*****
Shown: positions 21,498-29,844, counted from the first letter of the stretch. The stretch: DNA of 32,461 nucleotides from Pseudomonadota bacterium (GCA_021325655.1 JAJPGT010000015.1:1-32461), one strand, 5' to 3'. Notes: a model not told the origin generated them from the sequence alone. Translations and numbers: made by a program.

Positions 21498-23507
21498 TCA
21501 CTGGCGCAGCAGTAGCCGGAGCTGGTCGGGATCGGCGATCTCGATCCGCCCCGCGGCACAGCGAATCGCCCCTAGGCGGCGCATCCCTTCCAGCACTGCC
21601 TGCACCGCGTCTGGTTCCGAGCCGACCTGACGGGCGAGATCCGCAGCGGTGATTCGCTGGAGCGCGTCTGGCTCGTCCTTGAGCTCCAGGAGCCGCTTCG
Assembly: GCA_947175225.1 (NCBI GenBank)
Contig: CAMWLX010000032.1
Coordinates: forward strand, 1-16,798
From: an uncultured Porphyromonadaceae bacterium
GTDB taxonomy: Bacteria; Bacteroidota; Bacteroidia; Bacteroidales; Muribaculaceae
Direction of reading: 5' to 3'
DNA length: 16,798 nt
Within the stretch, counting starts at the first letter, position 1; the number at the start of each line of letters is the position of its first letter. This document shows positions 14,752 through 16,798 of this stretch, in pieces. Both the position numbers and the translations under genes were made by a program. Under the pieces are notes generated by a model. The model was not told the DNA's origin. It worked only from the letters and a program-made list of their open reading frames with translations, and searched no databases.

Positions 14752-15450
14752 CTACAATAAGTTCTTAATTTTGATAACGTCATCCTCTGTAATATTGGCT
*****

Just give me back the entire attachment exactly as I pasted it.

Shown: positions 21,498-29,844, counted from the first letter of the stretch. The stretch: DNA of 32,461 nucleotides from Pseudomonadota bacterium (GCA_021325655.1 JAJPGT010000015.1:1-32461), one strand, 5' to 3'. Notes: a model not told the origin generated them from the sequence alone. Translations and numbers: made by a program.

Positions 21498-23507
21498 TCA
21501 CTGGCGCAGCAGTAGCCGGAGCTGGTCGGGATCGGCGATCTCGATCCGCCCCGCGGCACAGCGAATCGCCCCTAGGCGGCGCATCCCTTCCAGCACTGCC
21601 TGCACCGCGTCTGGTTCCGAGCCGACCTGACGGGCGAGATCCGCAGCGGTGATTCGCTGGAGCGCGTCTGGCTCGTCCTTGAGCTCCAGGAGCCGCTTCG
Assembly: GCA_947175225.1 (NCBI GenBank)
Contig: CAMWLX010000032.1
Coordinates: forward strand, 1-16,798
From: an uncultured Porphyromonadaceae bacterium
GTDB taxonomy: Bacteria; Bacteroidota; Bacteroidia; Bacteroidales; Muribaculaceae
Direction of reading: 5' to 3'
DNA length: 16,798 nt
Within the stretch, counting starts at the first letter, position 1; the number at the start of each line of letters is the position of its first letter. This document shows positions 14,752 through 16,798 of this stretch, in pieces. Both the position numbers and the translations under genes were made by a program. Under the pieces are notes generated by a model. The model was not told the DNA's origin. It worked only from the letters and a program-made list of their open reading frames with translations, and searched no databases.

Positions 14752-15450
14752 CTACAATAAGTTCTTAATTTTGATAACGTCATCCTCTGTAATATTGGCT